I read this article today about the University of Missouri’s football attendance. Which is only about 47% of what they announce. LINK
Turns out that’s really common in college football programs. I think it’s really common with every industry, including swinger parties. We’ve been to lifestyle events before where the promoter hyped the event by saying it was “selling out” or that “tickets were going quickly” yet the place wasn’t anywhere near full at the actual event.
That sucks when you’ve gotten a hotel, a babysitter and driven a state away only to find out you’re partying with only 15 other couples.
I have an obsession with running a transparent event.
Young Couple’s Party’s last event had exactly 70 couples in attendance. That was the number of tickets that were scanned at the door. No doubt about it, there were 70 couples there.
Leading up to a YCP event, you always know a few things…
#1. How many tickets were available.
#2. How many tickets have sold.
#3. A real time party roster that is composed of only paid ticket holders.
That’s unique. I don’t think any other company does that. Here’s why this hasn’t been copied…
It can really fuck you over sometimes.
Our last event in Des Moines, Iowa, was harmed by this commitment to transparency. Iowa had one of the worst winters in history, much worse than Chicago’s. At least once a week for two months, the state would have a major snowstorm making travel nearly impossible. The Iowa party did not have a ticket transfer policy, so people would have had to purchase a ticket to an event they weren’t confident they would even be able to drive to.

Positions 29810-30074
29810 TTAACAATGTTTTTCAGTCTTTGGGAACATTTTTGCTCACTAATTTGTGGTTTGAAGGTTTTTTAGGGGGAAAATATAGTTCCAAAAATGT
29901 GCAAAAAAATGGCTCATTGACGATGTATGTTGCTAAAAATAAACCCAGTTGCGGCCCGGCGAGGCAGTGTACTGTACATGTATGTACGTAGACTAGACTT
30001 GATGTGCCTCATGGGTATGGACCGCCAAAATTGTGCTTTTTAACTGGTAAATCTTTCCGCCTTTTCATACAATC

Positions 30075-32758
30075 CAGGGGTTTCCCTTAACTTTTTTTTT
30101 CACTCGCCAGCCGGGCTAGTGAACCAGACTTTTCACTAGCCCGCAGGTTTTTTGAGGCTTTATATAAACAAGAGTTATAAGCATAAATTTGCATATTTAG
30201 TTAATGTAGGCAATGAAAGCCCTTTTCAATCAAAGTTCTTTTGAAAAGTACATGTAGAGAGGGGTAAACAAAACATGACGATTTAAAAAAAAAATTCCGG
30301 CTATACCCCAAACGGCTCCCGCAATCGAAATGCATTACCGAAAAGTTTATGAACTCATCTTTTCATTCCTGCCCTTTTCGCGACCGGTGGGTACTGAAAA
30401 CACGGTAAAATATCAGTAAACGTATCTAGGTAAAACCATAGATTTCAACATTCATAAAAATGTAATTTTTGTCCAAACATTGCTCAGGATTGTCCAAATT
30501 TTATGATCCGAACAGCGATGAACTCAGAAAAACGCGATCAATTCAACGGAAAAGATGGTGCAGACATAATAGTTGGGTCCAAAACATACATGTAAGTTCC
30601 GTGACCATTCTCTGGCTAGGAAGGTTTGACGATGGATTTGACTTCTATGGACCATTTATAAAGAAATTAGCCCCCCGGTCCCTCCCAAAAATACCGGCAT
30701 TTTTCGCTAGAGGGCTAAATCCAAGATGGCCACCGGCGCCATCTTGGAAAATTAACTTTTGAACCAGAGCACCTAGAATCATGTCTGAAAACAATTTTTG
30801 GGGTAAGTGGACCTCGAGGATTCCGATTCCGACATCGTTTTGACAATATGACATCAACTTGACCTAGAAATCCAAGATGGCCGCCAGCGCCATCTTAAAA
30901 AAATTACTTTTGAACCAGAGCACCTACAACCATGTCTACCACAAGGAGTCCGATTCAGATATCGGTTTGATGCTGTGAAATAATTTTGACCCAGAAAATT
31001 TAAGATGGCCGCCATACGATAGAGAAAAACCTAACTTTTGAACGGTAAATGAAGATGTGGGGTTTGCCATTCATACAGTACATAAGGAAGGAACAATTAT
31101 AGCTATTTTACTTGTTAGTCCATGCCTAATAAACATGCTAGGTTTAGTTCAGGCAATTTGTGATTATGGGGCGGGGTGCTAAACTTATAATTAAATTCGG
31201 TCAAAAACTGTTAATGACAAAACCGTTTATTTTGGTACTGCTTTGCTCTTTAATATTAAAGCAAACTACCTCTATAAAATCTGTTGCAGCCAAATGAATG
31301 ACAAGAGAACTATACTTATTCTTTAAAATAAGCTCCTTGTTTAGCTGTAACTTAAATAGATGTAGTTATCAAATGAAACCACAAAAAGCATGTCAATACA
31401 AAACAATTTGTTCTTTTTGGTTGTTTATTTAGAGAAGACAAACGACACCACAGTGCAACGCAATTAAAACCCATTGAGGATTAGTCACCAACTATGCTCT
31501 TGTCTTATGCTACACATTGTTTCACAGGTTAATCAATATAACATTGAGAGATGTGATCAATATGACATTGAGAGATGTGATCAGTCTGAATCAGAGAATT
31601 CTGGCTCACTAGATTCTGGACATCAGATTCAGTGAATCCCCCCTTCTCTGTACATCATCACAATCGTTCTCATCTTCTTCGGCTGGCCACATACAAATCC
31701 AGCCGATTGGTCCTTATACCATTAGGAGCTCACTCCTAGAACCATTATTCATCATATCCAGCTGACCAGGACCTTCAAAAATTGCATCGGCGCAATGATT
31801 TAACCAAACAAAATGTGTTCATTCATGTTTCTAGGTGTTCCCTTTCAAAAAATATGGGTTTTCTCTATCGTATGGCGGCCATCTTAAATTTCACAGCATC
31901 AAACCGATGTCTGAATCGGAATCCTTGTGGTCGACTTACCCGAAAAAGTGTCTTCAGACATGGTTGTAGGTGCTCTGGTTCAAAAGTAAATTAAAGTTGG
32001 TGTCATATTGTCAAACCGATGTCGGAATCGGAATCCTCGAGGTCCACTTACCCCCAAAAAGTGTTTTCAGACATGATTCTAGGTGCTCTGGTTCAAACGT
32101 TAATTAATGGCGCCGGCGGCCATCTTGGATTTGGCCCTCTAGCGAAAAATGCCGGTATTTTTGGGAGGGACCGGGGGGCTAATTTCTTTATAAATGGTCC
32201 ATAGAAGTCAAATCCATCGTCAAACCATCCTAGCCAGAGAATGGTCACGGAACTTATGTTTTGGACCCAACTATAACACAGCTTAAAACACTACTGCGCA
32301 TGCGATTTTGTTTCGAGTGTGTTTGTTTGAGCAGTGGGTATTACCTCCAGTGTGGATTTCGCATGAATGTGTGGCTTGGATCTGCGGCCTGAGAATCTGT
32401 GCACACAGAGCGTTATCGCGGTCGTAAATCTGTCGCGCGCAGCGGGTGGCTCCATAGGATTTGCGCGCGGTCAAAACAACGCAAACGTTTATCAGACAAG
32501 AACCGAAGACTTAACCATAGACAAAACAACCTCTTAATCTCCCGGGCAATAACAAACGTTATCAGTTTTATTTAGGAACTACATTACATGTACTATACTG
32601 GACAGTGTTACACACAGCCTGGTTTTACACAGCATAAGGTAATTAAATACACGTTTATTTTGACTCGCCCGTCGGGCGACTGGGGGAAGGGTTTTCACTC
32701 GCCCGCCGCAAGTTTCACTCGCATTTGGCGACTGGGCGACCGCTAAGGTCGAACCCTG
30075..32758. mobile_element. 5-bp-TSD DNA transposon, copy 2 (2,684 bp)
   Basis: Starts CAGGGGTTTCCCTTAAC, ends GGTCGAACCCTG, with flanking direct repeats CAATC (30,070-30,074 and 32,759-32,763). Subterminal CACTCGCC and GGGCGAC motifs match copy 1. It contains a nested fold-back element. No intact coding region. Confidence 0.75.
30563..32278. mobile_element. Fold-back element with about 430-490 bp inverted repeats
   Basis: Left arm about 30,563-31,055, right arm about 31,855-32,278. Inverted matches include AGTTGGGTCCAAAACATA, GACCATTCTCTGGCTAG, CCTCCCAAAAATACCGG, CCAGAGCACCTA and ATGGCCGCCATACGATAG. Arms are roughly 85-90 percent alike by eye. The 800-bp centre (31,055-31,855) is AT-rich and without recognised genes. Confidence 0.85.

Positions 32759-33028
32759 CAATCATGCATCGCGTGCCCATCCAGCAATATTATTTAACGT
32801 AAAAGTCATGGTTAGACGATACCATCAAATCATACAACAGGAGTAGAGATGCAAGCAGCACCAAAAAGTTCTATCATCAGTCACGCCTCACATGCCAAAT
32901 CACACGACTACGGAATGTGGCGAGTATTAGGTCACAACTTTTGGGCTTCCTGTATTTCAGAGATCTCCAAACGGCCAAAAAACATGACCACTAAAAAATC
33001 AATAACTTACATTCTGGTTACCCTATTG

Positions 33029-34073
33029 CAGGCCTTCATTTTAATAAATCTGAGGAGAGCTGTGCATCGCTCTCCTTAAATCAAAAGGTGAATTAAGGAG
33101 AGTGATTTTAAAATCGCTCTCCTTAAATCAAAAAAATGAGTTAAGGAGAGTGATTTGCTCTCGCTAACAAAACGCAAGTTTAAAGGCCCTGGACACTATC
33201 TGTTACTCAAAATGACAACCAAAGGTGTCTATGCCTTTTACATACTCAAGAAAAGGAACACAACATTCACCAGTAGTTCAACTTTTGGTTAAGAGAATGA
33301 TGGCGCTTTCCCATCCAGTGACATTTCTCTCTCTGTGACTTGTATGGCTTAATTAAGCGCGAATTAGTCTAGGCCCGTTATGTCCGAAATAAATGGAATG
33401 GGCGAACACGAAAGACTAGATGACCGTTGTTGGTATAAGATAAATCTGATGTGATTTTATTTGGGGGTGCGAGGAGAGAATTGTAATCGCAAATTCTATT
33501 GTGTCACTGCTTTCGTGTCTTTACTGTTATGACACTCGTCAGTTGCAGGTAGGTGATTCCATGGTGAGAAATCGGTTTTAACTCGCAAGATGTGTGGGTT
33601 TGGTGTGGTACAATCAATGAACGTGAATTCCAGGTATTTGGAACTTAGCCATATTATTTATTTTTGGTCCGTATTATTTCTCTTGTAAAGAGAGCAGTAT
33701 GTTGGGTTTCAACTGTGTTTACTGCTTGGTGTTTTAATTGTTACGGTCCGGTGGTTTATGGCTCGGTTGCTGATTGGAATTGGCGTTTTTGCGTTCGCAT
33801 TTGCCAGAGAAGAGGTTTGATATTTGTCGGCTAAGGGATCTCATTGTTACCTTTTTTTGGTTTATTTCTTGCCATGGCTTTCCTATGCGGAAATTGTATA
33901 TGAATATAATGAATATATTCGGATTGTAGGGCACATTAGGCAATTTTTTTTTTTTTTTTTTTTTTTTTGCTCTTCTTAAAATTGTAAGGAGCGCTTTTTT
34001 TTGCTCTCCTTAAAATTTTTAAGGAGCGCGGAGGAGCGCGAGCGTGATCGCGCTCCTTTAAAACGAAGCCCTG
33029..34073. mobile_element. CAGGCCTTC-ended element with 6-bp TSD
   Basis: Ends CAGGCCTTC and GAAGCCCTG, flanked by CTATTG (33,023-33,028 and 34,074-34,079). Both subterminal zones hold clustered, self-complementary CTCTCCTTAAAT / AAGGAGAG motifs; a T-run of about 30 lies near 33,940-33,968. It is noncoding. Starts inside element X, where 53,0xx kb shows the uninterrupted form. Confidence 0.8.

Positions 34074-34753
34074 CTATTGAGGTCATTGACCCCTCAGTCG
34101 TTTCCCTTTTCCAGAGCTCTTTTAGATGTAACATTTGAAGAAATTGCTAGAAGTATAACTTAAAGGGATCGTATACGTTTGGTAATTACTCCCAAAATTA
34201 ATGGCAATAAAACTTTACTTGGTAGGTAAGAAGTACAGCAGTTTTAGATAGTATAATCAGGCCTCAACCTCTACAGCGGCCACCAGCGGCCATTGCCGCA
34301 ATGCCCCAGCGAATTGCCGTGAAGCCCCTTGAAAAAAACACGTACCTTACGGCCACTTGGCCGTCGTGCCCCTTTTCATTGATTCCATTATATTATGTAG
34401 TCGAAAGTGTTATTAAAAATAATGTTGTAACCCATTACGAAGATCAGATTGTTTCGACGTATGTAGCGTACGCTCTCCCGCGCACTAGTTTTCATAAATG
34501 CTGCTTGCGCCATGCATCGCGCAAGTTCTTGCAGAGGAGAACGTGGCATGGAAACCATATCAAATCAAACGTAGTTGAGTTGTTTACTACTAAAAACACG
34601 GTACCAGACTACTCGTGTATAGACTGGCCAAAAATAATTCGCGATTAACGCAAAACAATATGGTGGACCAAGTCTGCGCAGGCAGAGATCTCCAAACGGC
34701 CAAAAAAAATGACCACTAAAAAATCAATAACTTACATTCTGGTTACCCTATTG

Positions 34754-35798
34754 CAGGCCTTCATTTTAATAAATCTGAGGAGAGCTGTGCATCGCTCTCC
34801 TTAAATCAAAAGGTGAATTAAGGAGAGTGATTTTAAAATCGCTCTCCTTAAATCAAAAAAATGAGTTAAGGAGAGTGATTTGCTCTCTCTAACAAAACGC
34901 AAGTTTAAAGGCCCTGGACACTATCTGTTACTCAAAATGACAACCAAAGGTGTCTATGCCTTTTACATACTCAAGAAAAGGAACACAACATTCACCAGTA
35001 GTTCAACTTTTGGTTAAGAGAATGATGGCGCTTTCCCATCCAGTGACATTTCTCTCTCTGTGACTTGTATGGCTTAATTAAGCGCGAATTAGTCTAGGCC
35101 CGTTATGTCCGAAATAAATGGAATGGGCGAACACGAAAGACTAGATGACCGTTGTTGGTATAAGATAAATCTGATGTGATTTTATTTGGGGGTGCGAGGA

The attendee list was pretty small, and visible right there for the world to see on our website. There were obviously a ton of tickets available, and anyone perusing the website knew there was no real sense of urgency to buy. The party wasn’t huge, and it wasn’t going to sell out. So why buy early?
So many didn’t buy a ticket. We ended up with only 27 couples at that event, or about half of capacity.
Had I hid all that information about tickets available and number ticketed and simply kept saying “It’s blowing up!” or “It’s selling out!” more people would have purchased tickets.
When you’re transparent, you cannot create a false sense of urgency. Your cards are on the table for the consumer to see.
The Chicagoland event has been established long enough that the transparency helps it. Everyone can see that the event will likely sell out, the next event “Men’s Shirt” on April 12th is already over half sold out.
Transparency is a double edged sword.